561. Extramurally, the largest recipients of federal government funds in 1999 are the highereducation sectors (19 percent) and the business sector (16 percent).

562. The government has made the commitment to make Canada one of the top five countries for research and development performance by 2010. This is a challenge for all Canadians, but in particular for the private sector as the largest research investor in Canada. As its contribution, the federal Government will at least double the current federal investment in research and development by 2010.

Technology transfer

563. The Expert Panel on the Commercialization of University Research was created in October 1998 by the Advisory Council on Science and Technology (ACST). The Panel’s mandate was to provide independent, expert advice on options to maximize the social and economic benefits to Canada from the public investment in university research. The Panel completed its work in May 1999. Its report Public Investments in University Research: Reaping the Benefits is available on the ACST Web site (http://acstccst.gc.ca). The report calls for

coherent university intellectual property policies, adequately resourced university commercialization offices, skills development measures, a competitive business environment and increased investments in university research.

Measures taken to promote the dissemination of information about technical progress

564. The mandate of the Research Branch of Agriculture and AgriFood Canada (AAFC) is to promote the development, adaptation and competitiveness of the agriculture and agrifood sector through policies and programs that are most appropriately provided by the federal government. The overall goal is to help the sector maximize its contribution to Canada’s economic and environmental objectives and achieve a safe, high quality food supply while maintaining a strong foundation for the agriculture and agrifood sector and rural communities. Research Branch’s internet home page was redesigned to organize information into areas targeted at key audiences: scientists, industry, managers, reporters, and youth. The annual 200 page Directory of Research for 1998 was produced and made fully searchable on the Internet.

565. “CanExplore,” a onestop tool to search federal information resources in science and technology for sustainability, was launched. Developed through a cooperative agreement with Environment Canada, Fisheries and Oceans Canada and Natural Resources Canada, it indexes more than 200,000 Internet documents (http://canexplore.gc.ca/).

566. “Agvance” and “Connect with Research” were posted on the Internet. A search engine can explore Agvance for stories on sustainability. “Connect with Research” describes work done to achieve sustainable agriculture in 10 commodity areas, with contact names.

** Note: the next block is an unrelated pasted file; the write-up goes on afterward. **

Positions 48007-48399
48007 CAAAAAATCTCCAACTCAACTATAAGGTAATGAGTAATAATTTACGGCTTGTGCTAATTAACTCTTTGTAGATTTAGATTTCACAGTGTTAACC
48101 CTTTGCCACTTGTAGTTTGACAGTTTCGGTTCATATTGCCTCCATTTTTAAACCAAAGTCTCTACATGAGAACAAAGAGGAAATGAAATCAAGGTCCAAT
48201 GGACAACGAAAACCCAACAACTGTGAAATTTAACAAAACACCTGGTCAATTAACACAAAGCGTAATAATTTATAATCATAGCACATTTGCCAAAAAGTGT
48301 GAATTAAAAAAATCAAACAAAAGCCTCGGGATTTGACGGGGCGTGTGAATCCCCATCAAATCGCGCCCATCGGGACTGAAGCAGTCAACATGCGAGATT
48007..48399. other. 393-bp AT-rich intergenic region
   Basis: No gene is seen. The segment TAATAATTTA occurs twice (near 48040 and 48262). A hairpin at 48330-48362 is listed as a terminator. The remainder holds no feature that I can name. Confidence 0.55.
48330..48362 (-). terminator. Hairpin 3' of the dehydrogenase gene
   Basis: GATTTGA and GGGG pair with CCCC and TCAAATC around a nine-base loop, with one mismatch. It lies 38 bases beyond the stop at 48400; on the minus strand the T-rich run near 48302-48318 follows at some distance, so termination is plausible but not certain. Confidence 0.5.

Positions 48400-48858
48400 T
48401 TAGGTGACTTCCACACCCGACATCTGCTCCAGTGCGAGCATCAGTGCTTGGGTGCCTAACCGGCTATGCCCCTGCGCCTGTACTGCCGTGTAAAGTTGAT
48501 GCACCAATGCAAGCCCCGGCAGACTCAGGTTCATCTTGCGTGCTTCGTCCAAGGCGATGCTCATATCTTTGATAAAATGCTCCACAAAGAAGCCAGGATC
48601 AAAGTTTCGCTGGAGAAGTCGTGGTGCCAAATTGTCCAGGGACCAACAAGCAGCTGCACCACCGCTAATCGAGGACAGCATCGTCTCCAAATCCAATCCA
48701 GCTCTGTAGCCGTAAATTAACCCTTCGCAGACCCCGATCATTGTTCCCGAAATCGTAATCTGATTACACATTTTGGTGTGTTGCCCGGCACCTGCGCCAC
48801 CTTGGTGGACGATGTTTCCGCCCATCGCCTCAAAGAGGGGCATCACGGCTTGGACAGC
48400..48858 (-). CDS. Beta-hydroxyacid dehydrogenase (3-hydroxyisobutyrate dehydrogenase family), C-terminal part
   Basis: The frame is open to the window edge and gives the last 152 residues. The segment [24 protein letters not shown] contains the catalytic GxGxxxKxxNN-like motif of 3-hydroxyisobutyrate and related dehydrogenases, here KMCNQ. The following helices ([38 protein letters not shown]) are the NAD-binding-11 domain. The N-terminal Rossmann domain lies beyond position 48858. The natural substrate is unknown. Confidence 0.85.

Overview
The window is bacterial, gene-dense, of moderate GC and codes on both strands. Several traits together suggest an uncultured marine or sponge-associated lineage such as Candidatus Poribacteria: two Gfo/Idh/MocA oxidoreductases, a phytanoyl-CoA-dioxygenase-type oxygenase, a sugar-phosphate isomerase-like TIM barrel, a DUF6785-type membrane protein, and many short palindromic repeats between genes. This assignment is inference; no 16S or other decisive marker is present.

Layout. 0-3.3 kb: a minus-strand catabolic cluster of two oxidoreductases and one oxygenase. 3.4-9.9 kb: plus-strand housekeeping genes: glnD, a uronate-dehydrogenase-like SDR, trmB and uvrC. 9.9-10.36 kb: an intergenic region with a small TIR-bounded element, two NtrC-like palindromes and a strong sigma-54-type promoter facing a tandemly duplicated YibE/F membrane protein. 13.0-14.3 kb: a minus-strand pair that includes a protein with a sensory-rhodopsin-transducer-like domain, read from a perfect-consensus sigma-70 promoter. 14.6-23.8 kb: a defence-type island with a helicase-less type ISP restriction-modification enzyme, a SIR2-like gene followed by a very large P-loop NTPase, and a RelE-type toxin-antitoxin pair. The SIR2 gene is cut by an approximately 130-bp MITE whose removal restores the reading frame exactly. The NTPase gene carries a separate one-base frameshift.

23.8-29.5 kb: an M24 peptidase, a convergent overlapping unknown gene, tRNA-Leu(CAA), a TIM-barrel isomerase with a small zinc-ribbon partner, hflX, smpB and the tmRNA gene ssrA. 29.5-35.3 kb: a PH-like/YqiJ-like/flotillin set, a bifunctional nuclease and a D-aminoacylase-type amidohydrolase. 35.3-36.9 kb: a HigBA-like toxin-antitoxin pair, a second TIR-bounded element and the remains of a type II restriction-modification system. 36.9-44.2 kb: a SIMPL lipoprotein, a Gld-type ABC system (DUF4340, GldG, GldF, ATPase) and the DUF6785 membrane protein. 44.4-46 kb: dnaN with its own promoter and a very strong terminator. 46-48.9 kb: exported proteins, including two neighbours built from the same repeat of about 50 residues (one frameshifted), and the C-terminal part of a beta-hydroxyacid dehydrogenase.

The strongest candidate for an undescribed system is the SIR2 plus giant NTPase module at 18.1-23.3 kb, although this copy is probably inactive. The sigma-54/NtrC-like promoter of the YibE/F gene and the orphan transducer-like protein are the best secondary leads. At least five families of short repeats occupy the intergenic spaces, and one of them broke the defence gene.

567. The Research Branch produced and promoted “Earth Tones” videos for the Discovery Channel and the Internet. The series packages sustainability stories into themes related to climate change, health, toxins in air and water, biodiversity, and citizen engagement. Internet material forms the basis for “Cable in the classroom,” a teaching tool using the videos and lesson plans to reach 1216 year old children in school.

568. The Research Branch has also initiated actions to collaborate with provinces, universities, and industry to undertake the development, and encourage the transfer of innovative, affordable agriculture technologies.

569. The online Canadian Rural Information Service’s (CRIS) Environmental Directory provides links to a wide range of agricultural and rural environmental sites. CRIS responds to inquiries through the Internet, telephone, fax, mail and email.

Protection of authors’ moral and material interests

570. The principal laws that protect the moral and material interest resulting from scientific, literary or artistic productions are: the Patent Act, R.S.C., c. P4, the Plant Breeder’s Right Act, R.S.C., c. p14.6, the Trademarks Act, R.S.C., c. T13, Copyright Act, R.S.C., c. C42, the Industrial Design Act, R.S.C., c. I9 and the Integrated Circuit Topography Act, R.S.C., c. I14.6.

PART IV

Measures adopted by the Governments of the Provinces
British Columbia
Introduction

Aboriginal people

571. The Government of British Columbia and the First Nations Summit have developed a sixstage process for negotiating treaties:

1. The Statement of Intent

2. Preparation for Negotiations